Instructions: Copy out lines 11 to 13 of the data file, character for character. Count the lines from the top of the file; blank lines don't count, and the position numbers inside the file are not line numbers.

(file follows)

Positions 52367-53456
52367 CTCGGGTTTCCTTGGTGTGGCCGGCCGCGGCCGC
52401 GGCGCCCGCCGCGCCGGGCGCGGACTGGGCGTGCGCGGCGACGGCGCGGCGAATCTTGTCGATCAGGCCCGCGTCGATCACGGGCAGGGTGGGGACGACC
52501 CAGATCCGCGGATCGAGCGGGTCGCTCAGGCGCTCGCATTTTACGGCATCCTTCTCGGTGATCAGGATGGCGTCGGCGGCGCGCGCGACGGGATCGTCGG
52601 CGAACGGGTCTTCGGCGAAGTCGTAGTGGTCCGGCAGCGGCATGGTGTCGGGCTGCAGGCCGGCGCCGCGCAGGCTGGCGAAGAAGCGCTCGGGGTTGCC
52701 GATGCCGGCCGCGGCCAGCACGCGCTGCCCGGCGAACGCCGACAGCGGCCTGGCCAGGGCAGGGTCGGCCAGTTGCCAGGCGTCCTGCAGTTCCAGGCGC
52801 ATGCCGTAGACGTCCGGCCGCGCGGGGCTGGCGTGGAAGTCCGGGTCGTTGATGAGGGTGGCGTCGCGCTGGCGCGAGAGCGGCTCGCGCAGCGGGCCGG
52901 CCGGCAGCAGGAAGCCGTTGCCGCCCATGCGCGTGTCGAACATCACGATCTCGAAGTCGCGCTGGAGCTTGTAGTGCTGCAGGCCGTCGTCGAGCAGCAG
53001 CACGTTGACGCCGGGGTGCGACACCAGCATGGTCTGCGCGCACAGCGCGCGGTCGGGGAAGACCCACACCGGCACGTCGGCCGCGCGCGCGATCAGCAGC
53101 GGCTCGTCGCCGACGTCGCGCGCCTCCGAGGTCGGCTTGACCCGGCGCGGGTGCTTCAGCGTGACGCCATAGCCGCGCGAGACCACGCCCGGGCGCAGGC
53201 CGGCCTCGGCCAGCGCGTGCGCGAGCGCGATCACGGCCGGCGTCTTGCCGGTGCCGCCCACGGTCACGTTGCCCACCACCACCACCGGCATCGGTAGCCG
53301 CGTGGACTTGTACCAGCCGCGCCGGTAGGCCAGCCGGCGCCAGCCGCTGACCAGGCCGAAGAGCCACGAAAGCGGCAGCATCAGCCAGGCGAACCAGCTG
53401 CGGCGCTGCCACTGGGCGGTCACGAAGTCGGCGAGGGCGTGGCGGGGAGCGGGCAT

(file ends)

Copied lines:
53201 CGGCCTCGGCCAGCGCGTGCGCGAGCGCGATCACGGCCGGCGTCTTGCCGGTGCCGCCCACGGTCACGTTGCCCACCACCACCACCGGCATCGGTAGCCG
53301 CGTGGACTTGTACCAGCCGCGCCGGTAGGCCAGCCGGCGCCAGCCGCTGACCAGGCCGAAGAGCCACGAAAGCGGCAGCATCAGCCAGGCGAACCAGCTG
53401 CGGCGCTGCCACTGGGCGGTCACGAAGTCGGCGAGGGCGTGGCGGGGAGCGGGCAT